Well that depends. Some card backs are tied to a release such as an expansion. Other ones are just things that we feel express Hearthstone. For example, we might do a Troll card back. It's not really associated with anything, but it's just something we felt fit the visual aesthetic of the game. Sometimes I actually jump into WoW and fly around on my mount, looking for inspiration. I mean, a dungeon can inspire a card back. Charlene Le Scanff, another Concept Artist, I think she did a Zul'Farrak-inspired card back. I'm not sure that's what we named it, because we always give them our own names before they're official. But yeah she went into the dungeon and got inspiration from it.

The card backs come from a lot of different places. There's also events, of course. There's an amazing card back for this event, that Jerry Mascho did. It's super powerful, I love his style. He's such a talented artist.

What would be your favorite card back?

Ooh... Cupcake.

Did you make it?

You got me, shucks! I absolutely did. But it's fun, it's exciting. I think I made the Cupcake card back for the Hearthstone 1-year anniversary.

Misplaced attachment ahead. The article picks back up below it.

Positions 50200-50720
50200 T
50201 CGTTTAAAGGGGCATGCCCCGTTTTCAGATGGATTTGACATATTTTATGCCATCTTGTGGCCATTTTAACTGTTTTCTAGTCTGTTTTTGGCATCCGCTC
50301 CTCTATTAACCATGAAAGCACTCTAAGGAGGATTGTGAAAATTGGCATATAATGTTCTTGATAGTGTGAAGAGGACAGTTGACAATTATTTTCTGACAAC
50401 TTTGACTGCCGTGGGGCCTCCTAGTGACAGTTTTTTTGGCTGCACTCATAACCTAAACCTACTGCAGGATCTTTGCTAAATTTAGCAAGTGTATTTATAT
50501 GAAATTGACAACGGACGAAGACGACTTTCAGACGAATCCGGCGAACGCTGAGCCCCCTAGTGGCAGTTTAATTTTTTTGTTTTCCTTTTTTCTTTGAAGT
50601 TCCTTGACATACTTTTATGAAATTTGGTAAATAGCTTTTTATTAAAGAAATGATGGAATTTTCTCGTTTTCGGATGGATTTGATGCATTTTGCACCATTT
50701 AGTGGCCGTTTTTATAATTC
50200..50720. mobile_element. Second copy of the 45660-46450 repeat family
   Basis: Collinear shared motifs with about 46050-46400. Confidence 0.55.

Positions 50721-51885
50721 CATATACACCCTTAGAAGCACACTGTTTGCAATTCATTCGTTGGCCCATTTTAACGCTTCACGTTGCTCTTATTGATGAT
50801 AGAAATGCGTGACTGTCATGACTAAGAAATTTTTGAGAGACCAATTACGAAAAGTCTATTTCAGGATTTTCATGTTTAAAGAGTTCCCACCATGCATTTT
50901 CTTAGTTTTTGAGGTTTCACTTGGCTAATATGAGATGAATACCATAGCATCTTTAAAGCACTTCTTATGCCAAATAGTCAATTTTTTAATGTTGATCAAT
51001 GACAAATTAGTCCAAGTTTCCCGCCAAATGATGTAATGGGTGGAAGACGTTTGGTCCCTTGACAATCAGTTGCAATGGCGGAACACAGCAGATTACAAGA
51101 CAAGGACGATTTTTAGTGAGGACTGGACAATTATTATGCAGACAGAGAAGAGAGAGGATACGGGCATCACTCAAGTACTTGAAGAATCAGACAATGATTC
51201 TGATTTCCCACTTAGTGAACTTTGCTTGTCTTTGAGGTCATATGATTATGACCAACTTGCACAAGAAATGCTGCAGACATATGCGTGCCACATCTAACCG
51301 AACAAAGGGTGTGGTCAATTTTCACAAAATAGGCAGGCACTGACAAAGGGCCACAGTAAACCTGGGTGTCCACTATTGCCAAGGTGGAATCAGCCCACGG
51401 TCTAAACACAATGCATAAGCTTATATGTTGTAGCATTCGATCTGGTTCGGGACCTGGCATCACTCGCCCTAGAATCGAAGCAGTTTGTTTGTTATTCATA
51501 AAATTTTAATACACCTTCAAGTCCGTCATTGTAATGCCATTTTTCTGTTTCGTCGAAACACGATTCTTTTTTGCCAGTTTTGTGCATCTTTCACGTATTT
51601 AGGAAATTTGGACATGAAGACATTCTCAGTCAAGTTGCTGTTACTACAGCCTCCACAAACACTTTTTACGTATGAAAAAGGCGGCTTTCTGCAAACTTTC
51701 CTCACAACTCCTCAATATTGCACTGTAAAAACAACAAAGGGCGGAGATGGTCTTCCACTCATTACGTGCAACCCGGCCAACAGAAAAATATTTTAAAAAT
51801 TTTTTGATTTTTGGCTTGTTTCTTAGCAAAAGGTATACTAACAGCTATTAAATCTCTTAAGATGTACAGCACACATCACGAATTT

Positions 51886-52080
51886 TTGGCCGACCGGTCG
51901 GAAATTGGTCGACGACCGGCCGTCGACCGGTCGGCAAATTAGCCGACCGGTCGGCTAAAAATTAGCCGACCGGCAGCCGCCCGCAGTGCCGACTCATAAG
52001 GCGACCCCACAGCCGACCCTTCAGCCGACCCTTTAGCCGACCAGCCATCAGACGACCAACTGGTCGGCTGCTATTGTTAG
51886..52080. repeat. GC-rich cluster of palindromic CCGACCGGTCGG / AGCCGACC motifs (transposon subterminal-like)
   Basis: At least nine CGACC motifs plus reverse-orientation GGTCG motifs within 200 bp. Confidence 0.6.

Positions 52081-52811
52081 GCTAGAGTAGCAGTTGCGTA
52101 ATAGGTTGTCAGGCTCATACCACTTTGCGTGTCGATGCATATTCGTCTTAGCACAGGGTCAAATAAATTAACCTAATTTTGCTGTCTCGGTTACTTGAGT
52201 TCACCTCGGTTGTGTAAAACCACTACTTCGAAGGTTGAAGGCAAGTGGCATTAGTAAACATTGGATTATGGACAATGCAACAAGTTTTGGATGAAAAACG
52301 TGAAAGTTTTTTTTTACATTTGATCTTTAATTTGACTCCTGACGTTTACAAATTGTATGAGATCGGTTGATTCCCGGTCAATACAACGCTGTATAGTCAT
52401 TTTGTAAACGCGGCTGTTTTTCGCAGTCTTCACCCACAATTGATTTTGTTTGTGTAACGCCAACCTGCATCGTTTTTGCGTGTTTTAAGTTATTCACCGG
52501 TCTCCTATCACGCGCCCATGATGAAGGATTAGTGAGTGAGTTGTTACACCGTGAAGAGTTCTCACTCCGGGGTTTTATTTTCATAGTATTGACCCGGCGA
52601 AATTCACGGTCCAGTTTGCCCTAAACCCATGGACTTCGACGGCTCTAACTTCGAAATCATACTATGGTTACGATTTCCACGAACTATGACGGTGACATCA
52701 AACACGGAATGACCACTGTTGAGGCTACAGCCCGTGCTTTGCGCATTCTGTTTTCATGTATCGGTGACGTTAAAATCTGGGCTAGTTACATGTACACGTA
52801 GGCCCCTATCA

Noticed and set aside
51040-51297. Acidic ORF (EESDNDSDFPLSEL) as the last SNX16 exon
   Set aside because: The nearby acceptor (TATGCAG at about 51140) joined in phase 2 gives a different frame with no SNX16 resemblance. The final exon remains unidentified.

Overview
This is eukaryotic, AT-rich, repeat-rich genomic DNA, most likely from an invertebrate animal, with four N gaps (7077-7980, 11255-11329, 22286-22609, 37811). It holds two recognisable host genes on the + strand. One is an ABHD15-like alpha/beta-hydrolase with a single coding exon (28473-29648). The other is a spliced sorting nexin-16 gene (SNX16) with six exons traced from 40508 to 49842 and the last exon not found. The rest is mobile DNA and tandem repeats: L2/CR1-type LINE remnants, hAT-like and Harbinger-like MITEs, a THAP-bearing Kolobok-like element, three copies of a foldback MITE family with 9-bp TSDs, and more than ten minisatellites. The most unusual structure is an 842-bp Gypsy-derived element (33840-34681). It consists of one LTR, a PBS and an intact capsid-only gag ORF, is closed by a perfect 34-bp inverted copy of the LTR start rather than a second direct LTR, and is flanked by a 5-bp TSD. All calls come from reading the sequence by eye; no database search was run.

To wrap it up I've got a bonus question for you. Who is the best Overwatch player in Team 5's art team?

Well that's interesting. One of artists for golden cards and effects, Nick, is really good. But I think I'm a close second. Most of us are pretty good overall, though. We play Overwatch during lunch hours and it's a lot of fun. We have good days and bad days.

A follow-up question would be: Who's the worst?

Oooh don't do that, I can't even go there haha. I will not throw anyone under the bus.

Those questions actually came from Matt Place and Mike Donais, whom I asked to pitch a question for this interview.

Hahaha that's great, fantastic! Yeah they get to hear us play every day and we get really excited.

Good to hear you're having fun, and thanks for doing the interview!

It's my pleasure man, thank you very much.

Tom “Matthieist” Matthiesen
Follow me on Twitter - @Matthieist

Discussion

Be the first to comment.

Matchticker

This website uses cookies to ensure that you get the best experience Read more